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Building student literacy and metacognition through reading science in the news

Lesson

Abstract

Newspapers for a rainy day, filled with reports of the ways that science and society are interwoven. ©Eleanor Vandegrift

Ensuring students' science literacy is essential for preparation for study in science disciplines and is of critical importance given contemporary challenges in determining the legitimacy and accuracy of science in popular media. This lesson describes the effectiveness of an undergraduate biology course designed to improve students' scientific literacy through meaningful engagement with science news sources. Students were surveyed at the beginning and end of the course to determine their preferred science news sources. Though 45% of students reported not accessing any science news sources in their daily lives at the beginning of the term, 100% of students reported accessing science news at the end of the term. Backward design and Scientific Teaching ensured that assignments meaningfully related to course learning goals, and formative assessment allowed the instructor to track student metacognition regarding science news throughout the term. These findings highlight the value of incorporating science news into undergraduate science courses with meaningful effects for science engagement and literacy beyond the classroom.

Citation

Vandegrift EVH, Cavanagh AJ. 2019. Building student literacy and metacognition through reading science in the news. CourseSource. https://doi.org/10.24918/cs.2019.37.

Lesson Learning Goals

  • In this course, students will explore three current topics in biology that are widely discussed by the news media, portrayed in some popular television shows and movies, and used to make important scientific policy decisions: stem cells and cloning, genetically modified organisms, and the human genome and human genetic diseases. All three of these topics are likely to have significant impacts on students' lives, potentially affecting decisions about medical treatments, the environment, and food choices.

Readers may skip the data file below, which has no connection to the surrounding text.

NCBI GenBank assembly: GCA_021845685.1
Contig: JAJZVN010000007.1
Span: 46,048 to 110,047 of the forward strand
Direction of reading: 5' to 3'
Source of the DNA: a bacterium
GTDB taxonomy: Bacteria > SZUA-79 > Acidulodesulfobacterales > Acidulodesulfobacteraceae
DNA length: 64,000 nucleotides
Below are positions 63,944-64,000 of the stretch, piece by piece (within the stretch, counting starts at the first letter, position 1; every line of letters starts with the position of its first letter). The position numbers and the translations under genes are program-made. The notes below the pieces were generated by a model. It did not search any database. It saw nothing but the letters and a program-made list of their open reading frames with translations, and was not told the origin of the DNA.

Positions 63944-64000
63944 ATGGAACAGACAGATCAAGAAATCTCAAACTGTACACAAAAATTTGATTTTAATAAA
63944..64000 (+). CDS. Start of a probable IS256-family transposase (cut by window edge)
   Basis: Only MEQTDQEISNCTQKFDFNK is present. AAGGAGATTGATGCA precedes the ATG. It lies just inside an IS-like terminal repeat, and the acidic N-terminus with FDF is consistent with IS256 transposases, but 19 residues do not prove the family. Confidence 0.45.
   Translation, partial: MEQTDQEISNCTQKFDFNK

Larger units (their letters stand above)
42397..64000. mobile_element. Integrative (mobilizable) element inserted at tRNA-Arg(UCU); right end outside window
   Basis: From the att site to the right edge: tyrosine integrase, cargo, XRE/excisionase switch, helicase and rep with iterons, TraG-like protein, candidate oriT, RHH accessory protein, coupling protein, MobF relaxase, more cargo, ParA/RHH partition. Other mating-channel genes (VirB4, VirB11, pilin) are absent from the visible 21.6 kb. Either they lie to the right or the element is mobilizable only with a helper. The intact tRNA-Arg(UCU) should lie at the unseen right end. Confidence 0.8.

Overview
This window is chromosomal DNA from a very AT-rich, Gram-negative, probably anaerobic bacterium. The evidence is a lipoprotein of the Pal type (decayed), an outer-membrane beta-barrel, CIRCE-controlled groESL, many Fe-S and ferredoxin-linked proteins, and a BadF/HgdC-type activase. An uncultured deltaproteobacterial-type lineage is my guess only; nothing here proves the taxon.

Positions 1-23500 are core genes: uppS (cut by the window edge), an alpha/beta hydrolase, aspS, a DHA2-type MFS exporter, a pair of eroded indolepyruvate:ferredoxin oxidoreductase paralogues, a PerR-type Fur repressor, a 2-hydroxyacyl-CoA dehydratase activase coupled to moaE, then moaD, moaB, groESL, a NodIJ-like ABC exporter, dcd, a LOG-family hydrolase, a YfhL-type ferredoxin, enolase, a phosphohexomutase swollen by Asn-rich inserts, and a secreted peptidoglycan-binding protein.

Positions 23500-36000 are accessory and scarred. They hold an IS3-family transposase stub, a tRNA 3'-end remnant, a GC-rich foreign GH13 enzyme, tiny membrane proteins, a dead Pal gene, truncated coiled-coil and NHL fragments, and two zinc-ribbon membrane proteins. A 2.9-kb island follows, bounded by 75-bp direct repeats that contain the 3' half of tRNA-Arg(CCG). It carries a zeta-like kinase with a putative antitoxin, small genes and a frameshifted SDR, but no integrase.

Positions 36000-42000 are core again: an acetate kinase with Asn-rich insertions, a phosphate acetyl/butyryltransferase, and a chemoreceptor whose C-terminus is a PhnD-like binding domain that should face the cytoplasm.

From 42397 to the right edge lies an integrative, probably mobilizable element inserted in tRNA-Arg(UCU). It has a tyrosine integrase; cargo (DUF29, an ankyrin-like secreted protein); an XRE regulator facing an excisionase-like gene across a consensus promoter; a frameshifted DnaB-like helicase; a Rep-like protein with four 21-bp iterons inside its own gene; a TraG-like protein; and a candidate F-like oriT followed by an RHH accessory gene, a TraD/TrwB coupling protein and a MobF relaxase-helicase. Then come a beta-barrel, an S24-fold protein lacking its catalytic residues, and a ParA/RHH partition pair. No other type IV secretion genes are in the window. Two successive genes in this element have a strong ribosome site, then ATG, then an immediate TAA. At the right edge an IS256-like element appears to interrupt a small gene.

• Students will practice evaluating scientific content and uncovering appropriate and relevant content.
  • Students will enjoy reading and learning how biology relates to everyday life and want to talk to others about what they learn to make scientific and policy connections outside of the classroom.
  • Students will continue to read science articles from Discover Magazine, Scientific American, or the New York Times or listen to RadioLab and Story Collider after the course is over.

Lesson Learning Objectives

For each specific topic (stem cells and cloning, genetically modified organisms, and the human genome and human genetic diseases), students will be able to:

  • describe the underlying biology and explore how scientific reasoning and methods develop this understanding,
  • discuss the types of policy decisions that regulate studies related to biology or its application to human or environmental health,
  • evaluate scientific information to distinguish reliable information from propaganda,
  • explain how scientific controversies can arise when the same scientific questions are approached in different ways,
  • explore why some types of biological issues trigger regulatory decisions that can affect both research that would deepen our understanding of the issue and application of the results to policy decisions,
  • write about scientists who are researching topics related to our course, and
  • read science writing published in popular media sources.

Inclusive Teaching